By Zohra Bensemra
(Reuters) - Zohra Bensemra is a news photographer for Reuters. Based in Algiers, she traveled on assignment to Syria in February. This is her account of that journey:
The contact from Syria called: "Be ready in 30 minutes," he said. "If you want to go, we have to go now."
From the moment we left our Turkish hotel near the border, my colleague and I traveled on dirt roads used by smugglers and farmers around Syria's northern frontier. The highways were busy with soldiers and shabbiha, irregular pro-Assad fighters.
Unlike in Libya, where clear frontlines divided rebels from Muammar Gaddafi's army, in Syria, frontlines cut through villages and criss-cross farmlands in a treacherous maze. One village might be pro-Assad, the president's picture hanging in every window, the next a solidly rebel-held town, another a mixture of communities where you could not trust your neighbor.
In Libya, miles divided the warring parties. In Syria, enemies are yards apart. The war is being fought from house to house. Not knowing the local terrain, we were completely dependent on our rebel guides to keep us alive.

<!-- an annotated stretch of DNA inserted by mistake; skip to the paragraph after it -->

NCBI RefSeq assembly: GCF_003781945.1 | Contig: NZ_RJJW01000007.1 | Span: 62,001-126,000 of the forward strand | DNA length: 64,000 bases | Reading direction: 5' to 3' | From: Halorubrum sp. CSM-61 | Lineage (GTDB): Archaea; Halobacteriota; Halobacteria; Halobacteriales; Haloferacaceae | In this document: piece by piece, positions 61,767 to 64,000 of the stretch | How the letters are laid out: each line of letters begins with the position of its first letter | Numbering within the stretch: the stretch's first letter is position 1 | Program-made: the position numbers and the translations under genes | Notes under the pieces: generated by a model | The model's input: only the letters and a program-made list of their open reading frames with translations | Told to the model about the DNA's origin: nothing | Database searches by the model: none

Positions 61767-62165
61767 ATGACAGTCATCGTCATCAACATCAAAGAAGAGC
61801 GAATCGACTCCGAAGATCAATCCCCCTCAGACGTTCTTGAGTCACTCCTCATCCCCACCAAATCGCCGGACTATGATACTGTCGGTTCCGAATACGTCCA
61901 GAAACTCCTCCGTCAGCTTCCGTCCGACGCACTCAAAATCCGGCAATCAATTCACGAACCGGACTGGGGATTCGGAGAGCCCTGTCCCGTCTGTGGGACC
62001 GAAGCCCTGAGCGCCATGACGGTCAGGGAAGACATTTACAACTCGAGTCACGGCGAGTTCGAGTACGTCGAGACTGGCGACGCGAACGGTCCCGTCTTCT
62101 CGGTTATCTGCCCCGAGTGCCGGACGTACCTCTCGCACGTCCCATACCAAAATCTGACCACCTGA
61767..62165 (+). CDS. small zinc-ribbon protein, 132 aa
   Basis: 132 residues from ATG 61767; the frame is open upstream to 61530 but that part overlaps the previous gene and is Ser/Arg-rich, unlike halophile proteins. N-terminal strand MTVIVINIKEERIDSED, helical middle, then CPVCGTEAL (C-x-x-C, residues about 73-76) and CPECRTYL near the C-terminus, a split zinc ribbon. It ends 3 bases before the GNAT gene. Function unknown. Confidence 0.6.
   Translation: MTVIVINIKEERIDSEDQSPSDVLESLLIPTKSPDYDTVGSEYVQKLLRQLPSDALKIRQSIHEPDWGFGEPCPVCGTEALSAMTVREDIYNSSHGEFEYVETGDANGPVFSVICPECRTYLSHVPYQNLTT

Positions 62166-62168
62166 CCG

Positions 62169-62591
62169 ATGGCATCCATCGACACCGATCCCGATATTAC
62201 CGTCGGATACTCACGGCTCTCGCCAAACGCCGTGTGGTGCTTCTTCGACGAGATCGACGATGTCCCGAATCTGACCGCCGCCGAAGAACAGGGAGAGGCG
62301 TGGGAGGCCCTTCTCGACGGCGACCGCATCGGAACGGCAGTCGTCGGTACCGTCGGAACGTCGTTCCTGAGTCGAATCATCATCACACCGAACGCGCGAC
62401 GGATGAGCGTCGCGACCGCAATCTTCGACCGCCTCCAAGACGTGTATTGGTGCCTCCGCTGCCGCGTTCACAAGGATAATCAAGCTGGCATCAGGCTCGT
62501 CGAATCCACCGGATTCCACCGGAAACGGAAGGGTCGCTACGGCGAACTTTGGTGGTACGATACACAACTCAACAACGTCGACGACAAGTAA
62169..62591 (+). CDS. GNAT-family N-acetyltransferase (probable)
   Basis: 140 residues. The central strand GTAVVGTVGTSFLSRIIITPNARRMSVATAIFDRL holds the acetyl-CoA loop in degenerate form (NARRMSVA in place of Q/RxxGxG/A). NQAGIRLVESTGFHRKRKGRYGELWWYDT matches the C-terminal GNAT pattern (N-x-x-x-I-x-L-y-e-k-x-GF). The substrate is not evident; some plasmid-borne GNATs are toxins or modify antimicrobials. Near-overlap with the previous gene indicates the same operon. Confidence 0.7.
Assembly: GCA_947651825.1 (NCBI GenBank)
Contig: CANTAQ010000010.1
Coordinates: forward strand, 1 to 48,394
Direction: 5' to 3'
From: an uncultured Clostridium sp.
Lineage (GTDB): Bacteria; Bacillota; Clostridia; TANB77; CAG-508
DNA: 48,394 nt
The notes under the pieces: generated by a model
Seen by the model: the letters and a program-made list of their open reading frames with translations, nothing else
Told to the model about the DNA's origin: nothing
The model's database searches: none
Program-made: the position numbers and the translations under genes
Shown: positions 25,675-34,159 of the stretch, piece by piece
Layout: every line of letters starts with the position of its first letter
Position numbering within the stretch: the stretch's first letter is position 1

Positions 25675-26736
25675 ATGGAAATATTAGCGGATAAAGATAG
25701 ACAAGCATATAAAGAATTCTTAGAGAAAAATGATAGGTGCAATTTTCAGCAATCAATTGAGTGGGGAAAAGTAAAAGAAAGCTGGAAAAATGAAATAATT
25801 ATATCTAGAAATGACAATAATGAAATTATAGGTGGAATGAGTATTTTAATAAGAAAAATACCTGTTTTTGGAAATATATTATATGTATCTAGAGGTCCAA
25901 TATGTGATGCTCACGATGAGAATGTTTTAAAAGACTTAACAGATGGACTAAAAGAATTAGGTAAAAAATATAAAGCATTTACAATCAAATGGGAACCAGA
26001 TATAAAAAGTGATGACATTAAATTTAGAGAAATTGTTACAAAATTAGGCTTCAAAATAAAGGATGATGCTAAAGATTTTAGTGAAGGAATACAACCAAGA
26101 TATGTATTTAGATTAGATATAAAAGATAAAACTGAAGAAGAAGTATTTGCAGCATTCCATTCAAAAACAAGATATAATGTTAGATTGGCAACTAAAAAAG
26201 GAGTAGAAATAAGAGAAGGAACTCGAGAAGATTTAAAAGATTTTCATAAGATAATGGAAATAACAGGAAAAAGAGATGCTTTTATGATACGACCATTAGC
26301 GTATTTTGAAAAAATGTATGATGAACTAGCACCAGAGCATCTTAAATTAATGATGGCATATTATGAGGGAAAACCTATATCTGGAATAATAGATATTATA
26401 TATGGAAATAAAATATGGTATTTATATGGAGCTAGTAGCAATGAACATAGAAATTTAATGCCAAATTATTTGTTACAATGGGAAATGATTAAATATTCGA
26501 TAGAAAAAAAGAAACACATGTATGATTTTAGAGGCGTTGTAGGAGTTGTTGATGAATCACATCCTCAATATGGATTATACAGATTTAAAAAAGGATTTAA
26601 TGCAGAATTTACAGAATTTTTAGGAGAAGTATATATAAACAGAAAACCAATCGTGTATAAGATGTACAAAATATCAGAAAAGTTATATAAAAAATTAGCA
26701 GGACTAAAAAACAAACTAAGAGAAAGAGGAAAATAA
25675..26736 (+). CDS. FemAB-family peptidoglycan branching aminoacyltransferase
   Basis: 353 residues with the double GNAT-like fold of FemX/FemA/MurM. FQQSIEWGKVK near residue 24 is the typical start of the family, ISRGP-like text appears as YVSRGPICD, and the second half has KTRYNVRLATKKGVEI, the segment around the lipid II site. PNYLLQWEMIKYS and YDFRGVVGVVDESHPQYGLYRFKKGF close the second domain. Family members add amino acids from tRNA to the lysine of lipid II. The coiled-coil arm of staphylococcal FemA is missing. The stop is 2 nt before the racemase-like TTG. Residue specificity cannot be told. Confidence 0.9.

As we approached the border, we abandoned the car driven by one guide and took a tractor that was waiting. It had rained. The fields were muddy. Our guide tried to smooth over footprints we left in the churned soil, for fear of leaving traces.
We reached a waterway we had to cross. The only way over was to sit, packed tight with all our heavy equipment, in what looked like a metal basin that might be used by peasant women to wash laundry. We worked our way over by pulling on a rope.
By the time we reached the far side, it was getting dark.
After spending the night with a family, a car came to sneak us into a village near Idlib where we would be based for five days. We heard shelling overnight. We waited.
Next morning, they took us to another village. The fighting - presumably including the shelling we had heard - was over when we arrived. But smoke was still rising from some buildings as we entered through back roads.
Local people kept approaching us: "Come and see my father, he was killed!" one would say; "Come down this road, there are two bodies!"; "Come and see my house that was destroyed."